Amazon may be the world’s largest retailer (it made a whopping $125.6 billion in revenue in the last quarter of 2020), but that doesn’t mean the company is an absolute success.
We felt compelled to write an open letter to Jeff Bezos a couple years ago, calling him out for tax dodging, shady employment practices, failing to curb the site’s many counterfeit problems and generally being a crappy dude. And it’s only gotten worse since then.
Today, Amazon continues to be called out for its poor treatment of workers and its monopoly of the U.S. e-commerce market, among other things (Blue Origin is just the tip of the iceberg). In fact, there’s an entire Wikipedia page dedicated to the criticism the brand receives. Seriously…it’s so bad that Bezos once got dragged for donating $98 million to charity.
People obviously believe Amazon and Jeff Bezos suck, but there are a few things the CEO could do to change his company’s reputation—starting with using a .SUCKS domain.
EVERYONE THINKS AMAZON.SUCKS
If bad press and legions of spiteful social media commentators aren’t enough to convince you that Amazon sucks, here are some more fun statistics: the term “Amazon sucks” is searched for an average of 1,100 times per month; and “Amazon delivery sucks” receives 260 average monthly hits; “Amazon Prime sucks” and “Amazon Prime video sucks” see 230 and 150 average monthly searches, respectively. Terms like “Amazon delivery sucks” (120), “Amazon shipping sucks” (50) and “Amazon logistics sucks” (20) are also regularly searched for.
You might not think the above numbers are astronomical—and they aren’t—but consider this:
- “eBay sucks” is searched for 670 times per month,
- “Etsy sucks” is searched for 150 times per month, and
- “Alibaba sucks” is searched for 30 times per month.
According to search behavior, Amazon sucks more than its top competitors—in some cases, by a lot more. That’s about 1,930 disgruntled searches for some variation of “amazon sucks” every month. Mr. Bezos needs to start getting serious about revamping his company image if he wants to remain relevant, especially in a world where people are increasingly concerned about the ethics of consumerism.
THE (ETHICAL) FUTURE OF BUSINESS
An Accenture survey of more than 25,000 consumers across 22 countries found that today’s “Reimagined” shoppers are less motivated by product quality and price. Instead, they’re motivated to buy based on a brand’s approach to health and safety, personal care and convenience, among other factors. In addition 76% of consumers said they’re attracted to brands that follow ethical sourcing practices an 65% said they want to do business with bands that are committed to minimizing harm on the environment.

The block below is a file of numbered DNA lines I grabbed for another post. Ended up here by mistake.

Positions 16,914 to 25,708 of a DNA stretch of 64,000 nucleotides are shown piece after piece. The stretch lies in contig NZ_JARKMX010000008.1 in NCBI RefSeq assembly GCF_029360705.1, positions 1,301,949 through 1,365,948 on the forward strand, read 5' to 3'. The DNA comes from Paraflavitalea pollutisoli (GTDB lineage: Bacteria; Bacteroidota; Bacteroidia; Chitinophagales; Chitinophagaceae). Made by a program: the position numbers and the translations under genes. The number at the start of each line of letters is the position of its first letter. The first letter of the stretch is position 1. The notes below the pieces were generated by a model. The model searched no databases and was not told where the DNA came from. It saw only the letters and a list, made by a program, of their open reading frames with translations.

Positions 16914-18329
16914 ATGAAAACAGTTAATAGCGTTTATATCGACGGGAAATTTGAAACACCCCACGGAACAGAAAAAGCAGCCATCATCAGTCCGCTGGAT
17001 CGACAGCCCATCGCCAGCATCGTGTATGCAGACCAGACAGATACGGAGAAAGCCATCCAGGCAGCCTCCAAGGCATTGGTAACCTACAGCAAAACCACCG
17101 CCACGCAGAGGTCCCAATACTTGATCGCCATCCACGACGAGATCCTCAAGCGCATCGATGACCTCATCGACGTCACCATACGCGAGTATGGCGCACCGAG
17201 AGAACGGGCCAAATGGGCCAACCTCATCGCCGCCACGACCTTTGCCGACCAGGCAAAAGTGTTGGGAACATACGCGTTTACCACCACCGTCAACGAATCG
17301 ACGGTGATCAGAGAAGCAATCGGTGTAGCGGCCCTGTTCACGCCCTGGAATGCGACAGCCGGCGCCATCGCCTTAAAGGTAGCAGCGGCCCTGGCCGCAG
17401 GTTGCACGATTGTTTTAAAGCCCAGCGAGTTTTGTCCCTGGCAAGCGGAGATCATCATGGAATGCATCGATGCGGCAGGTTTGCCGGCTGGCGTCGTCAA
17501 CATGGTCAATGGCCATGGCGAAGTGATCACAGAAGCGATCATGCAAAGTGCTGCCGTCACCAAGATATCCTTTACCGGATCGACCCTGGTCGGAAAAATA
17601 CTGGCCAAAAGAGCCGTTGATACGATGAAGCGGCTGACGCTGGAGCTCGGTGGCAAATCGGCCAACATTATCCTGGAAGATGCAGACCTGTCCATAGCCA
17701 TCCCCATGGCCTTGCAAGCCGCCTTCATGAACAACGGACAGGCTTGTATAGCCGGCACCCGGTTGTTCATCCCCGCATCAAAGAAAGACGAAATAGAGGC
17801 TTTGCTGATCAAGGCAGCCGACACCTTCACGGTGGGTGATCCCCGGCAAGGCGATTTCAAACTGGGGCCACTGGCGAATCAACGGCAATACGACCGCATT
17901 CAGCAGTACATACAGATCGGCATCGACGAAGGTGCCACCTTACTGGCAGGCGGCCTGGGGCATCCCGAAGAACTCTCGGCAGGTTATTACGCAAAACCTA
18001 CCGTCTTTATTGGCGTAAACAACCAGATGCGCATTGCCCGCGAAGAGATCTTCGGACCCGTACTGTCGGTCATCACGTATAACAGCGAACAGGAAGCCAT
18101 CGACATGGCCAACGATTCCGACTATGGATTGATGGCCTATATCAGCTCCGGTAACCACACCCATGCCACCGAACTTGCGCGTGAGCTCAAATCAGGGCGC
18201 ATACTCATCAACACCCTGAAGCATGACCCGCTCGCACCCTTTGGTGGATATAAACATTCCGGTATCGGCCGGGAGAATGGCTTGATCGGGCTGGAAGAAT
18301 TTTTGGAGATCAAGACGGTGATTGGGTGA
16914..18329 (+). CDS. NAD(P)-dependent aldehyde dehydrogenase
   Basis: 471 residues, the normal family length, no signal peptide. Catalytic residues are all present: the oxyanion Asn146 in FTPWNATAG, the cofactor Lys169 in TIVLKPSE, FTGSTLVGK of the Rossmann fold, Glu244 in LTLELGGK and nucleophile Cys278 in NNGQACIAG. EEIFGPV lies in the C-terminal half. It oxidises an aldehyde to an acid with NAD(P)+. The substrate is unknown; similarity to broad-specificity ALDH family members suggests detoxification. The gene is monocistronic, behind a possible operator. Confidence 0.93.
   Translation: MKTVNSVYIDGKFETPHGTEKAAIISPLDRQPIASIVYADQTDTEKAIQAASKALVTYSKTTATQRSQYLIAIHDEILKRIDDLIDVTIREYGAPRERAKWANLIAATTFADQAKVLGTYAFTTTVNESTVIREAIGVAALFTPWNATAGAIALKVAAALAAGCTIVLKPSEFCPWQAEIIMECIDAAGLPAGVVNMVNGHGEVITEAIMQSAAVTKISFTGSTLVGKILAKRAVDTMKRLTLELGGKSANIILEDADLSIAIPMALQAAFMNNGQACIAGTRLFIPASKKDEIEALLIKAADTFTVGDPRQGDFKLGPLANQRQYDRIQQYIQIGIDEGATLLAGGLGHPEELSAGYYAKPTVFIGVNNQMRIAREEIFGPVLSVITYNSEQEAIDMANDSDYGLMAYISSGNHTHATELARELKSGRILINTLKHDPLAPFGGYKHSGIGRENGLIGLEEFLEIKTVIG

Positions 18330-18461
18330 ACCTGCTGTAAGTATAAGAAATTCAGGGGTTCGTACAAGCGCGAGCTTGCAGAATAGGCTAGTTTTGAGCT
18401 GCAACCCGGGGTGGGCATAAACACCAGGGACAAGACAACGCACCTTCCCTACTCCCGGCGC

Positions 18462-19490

A First Insights study (cheekily titled “Amazon: Past Its Prime”) revealed that the frequency of U.S. consumers shopping at Amazon has been steadily dropping since 2016, Amazon Prime membership rates are declining, users report that they’re more likely to buy from Amazon competitors (Walmart and Target are sneaking into the picture) and the average number of purchases per user has gone down.
Clearly, the tides of public opinion are turning—slowly but surely—and even Bezos is cognizant of the fact that Amazon can and may fail.
STOP SUCKING WITH .SUCKS
There are plenty of ways Bezos et al. could go about fixing Amazon’s haggard reputation. And since we know the CEO extraordinaire loves money, we’re offering our brainstorming work free of charge. Check out these clever ways the brand could have used a .SUCKS domain:
- Homelessness.Sucks: Bezos could turn his controversial donation into a movement. Tossing money around looks like a PR move—building and propagating a whole charitable campaign shows real sentiment. Customers want to see C-level executives step up and do some actual work. Instead of just making a donation, Amazon could have turned a custom landing page into a touchpoint for the cause, celebrating charities and companies for doing great work, and putting a name and a face behind the issue.
- Amazon.Sucks: Rather than letting those 1,450+ disgruntled monthly searchers land on unsavory news pieces, Amazon could benefit from directing them to a webpage it designed. It could be used to address pain points (and what the brand is doing to alleviate them), take suggestions or offer a roadmap for improvement. We think people would be pleasantly surprised to type “Amazon sucks” into their search bar, and receive a message from the company saying, “We know, we hear you, and we’re planning to do better.”
- AmazonPrimeVideo.Sucks: When users attack a specific service you offer, you have an awesome opportunity to make it right. Amazon offers channel subscriptions to Starz, Paramount+, Cinemax and Showtime. So even if users hate on Amazon, there’s a chance they might be willing to stick around for a different reason. What if AmazonPrimeVideo.Sucks linked to an offer for a free month subscription to one of any of the above. “We’re sorry you hate us, have some free Outlander!” People love free stuff and it could assuage any spite they might feel.
We don’t believe that Amazon is too far gone…but beware, Bezos, you’re getting pretty close. Donating to charity is a great start, but it’s time to wake up and become the company that the world needs right now—not the one that is most likely to line your own pockets one-thousand lifetimes over. Other brands can learn from this, too. Profits come and go, but a reputation is forever.